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Getting fat

  1. Sep 29, 2011 #1
    I am getting fat. Since I graduated college, I don't know what to do and I don't really know anyone to work out with. Here's the thing: I can't run or do elliptical machines. I just get so bored and I can never commit to it. I love racquetball, but I don't have anyone to play with.

    Can you guys help me brainstorm some cardio exercises that are more...contained? The thing is I need to have a start and end point. Like biking around a particular path, or winning X number of games.

    What are exercises that you guys can do by yourselves and stay motivated?
  2. jcsd
  3. Sep 29, 2011 #2


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    Join the Army
  4. Sep 29, 2011 #3

    Ivan Seeking

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    Take one some sort of heavy labor job for however many hours a week. This way you get the exercise, you have a goal, and make money while you're doing it. You could start by running a weed eater at my place for about ten hours, as payment for the advice. :biggrin:
  5. Sep 30, 2011 #4
    You just gotta find something and do it. I dunno, I've been active my whole life, and the last few years I've slowed down a lot, friends aren't around for activities, I'm busy, <insert excuse here> but you just have to get out there. I like riding my bike. It's (very) low impact, it's fast when I wanna go fast (I like going fast), and I actually get places on it (ie. 5-10-20km away) so I try to think about riding when I think about driving. I probably only get in an hour a week, max, but it's a great cardio workout. I also keep a dumbell in my room and try to do pushups, situps and a few arm curls and whatnot when I wake up in the morning, or while I'm watching a movie, or whatever.

    I mean, for the most part, people just sit down and watch the tube. Catch yourself doing it, and do something active while you watch. Run on the spot! A calory burned is a calory burned. There's no secret to exercise, you either do it, or you don't do it.

    You know one thing I do, is keep 3 juggling balls in my living room. I can't juggle very well but I can keep 3 going. I pick them up all the time and just juggle away. It's just something I can do without thinking too much about it, watching the news, up down up down up down, but I'm actually quite tired after a 1/2hr juggle, and my hand-eye coordination is pretty damn good now!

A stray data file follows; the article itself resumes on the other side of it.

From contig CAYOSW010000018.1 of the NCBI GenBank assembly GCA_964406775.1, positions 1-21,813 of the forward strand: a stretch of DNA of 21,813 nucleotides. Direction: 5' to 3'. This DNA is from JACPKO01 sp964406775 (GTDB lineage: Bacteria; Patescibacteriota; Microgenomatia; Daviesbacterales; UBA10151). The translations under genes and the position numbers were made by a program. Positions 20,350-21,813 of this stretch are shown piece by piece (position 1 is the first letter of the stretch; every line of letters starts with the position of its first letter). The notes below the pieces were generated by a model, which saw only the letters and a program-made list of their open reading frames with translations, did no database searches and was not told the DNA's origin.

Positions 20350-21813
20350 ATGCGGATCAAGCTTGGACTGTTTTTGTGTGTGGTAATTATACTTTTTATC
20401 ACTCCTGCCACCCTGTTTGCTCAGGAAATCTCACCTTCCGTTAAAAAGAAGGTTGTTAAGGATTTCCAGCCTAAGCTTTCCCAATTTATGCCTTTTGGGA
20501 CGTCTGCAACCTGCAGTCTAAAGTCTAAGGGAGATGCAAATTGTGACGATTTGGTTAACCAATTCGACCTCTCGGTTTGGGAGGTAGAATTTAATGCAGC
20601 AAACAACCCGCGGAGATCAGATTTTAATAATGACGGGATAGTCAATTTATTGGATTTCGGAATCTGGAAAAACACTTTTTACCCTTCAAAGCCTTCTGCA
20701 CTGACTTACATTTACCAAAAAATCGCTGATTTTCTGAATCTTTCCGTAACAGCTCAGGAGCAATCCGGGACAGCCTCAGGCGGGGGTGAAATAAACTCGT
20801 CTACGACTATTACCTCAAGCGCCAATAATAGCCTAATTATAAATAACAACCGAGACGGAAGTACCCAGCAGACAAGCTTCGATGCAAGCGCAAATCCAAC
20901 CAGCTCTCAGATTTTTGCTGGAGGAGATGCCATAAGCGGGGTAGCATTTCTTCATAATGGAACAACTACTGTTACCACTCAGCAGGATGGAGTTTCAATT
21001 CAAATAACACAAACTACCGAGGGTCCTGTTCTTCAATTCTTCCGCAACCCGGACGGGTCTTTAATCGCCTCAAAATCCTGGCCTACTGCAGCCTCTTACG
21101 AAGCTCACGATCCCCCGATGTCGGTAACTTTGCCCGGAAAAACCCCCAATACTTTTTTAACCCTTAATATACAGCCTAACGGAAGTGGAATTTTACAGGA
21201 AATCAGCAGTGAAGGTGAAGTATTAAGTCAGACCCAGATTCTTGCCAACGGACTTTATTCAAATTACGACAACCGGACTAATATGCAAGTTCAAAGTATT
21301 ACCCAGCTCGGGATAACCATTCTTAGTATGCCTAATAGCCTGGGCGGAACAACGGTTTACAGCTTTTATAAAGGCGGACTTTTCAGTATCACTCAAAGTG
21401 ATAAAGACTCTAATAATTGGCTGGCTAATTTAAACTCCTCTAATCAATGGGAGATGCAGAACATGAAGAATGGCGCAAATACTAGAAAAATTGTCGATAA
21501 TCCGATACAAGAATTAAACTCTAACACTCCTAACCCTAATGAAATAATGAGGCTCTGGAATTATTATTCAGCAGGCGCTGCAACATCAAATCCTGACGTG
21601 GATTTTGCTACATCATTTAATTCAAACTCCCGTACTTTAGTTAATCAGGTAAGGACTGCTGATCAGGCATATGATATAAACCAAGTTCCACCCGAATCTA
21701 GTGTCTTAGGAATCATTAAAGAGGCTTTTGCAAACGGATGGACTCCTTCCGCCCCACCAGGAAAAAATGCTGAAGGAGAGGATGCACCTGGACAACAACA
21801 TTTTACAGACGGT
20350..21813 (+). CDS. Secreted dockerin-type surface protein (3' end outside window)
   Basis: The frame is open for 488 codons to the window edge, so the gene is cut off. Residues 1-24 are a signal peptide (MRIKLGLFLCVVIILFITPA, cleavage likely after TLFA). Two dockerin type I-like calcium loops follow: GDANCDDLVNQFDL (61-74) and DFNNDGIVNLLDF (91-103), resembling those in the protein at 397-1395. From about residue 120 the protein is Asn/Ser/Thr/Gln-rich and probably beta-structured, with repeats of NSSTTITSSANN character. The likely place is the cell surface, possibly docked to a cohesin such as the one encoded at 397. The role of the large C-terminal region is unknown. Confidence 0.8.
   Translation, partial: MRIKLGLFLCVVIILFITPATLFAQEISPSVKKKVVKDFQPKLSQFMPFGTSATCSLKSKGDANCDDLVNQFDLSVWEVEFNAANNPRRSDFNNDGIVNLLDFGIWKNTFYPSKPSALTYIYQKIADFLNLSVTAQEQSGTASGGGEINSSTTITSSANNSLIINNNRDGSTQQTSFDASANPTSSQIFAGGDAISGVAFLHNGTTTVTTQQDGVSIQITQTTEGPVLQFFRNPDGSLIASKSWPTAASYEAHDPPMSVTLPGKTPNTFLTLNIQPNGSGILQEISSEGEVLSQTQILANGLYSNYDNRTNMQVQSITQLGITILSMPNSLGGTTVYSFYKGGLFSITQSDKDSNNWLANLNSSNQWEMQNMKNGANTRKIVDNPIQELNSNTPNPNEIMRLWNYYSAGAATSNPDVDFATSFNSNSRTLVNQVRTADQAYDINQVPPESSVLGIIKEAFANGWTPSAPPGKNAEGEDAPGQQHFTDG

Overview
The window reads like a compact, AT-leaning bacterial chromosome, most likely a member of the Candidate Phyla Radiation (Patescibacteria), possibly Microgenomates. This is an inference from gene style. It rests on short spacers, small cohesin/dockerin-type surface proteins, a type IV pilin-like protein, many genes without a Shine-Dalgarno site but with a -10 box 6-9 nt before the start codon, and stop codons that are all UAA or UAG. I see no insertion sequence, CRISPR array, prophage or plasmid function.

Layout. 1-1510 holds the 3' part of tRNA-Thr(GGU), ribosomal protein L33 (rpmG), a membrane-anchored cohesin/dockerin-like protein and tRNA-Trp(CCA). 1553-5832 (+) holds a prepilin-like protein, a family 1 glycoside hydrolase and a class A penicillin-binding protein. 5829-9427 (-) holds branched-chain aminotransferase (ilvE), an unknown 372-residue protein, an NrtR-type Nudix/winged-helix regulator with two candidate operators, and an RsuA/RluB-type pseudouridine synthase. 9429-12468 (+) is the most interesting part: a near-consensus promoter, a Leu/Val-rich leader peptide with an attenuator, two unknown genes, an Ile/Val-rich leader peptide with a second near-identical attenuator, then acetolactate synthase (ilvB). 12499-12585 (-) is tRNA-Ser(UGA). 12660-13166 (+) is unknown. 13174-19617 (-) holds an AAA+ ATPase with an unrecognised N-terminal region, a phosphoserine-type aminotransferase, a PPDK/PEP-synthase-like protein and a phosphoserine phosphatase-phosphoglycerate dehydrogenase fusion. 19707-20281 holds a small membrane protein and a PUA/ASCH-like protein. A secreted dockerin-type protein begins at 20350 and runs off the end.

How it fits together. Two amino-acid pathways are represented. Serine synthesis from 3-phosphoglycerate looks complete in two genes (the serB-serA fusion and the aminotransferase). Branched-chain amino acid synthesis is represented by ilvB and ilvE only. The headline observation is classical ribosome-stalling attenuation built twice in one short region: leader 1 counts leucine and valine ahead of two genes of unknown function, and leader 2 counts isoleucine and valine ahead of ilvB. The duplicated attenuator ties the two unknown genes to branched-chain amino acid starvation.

6. Sep 30, 2011 #5


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    Take up a martial art. It's much less repetitive and engages the brain while still exercising the body.
  7. Sep 30, 2011 #6


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    Go walking (at least 20 minutes each day, and maybe one hr on Sat and/or Sun) or ride a bike on different routes each day. One can also do some limited weight training. Match caloric intake with exercise.

    That's also a good form of exercise - usually 3 days a week, with one hr of intensive exercise on each of three days.

    In high school and college, I used to play soccer. One could find plenty of pick up games on a Sat or Sun. It would usually be 2 hrs of soccer on the weekends.

    I got invited to join a pickup group, but I got too busy.

    Now I walk about 45 min to 1 hr at lunch time, mostly for stress relief as well as exercise.
  8. Sep 30, 2011 #7
    I've never tried either of these but lots of people seem to like them (like kate middleton):

    [PLAIN]https://wattbike.com/assets/images/wattbike_home.jpg [Broken]

    they've also got programs, a training guide, tests, etc

    [PLAIN]http://www.concept2.com/us/indoorrowers/altviews/E_threequarter.jpg [Broken]

    same thing, they've got programs & stuff too
    Last edited by a moderator: May 5, 2017
  9. Sep 30, 2011 #8
    Well I do mixed martial arts and I do hate the sport, it could work for but I should warn you that if you go to a good school, there might be traditions involved and make sure that they separate the fighting styles (most of the time) for learning. Also where I go the initial goal of the first few weeks is to get rid of the people who are there for the wrong reason, or no reason at all, and strain you both physically and mentally (Like instructors teaching the history of the sport while the same person might be setting up to break your arm, but you don't need to listen to them). I personally have a very, very deeply rooted reason for going (even though I study Buddhism), the people you meet there tend to be nice and know that the fighters on T.V. should not be related to the sport. So to recap it wouldn't be boring but you should have a personal reason for learning the art.

    I'm sorry if I got off topic, just read the first six words and the last line if you want to know what its about!
    Last edited: Sep 30, 2011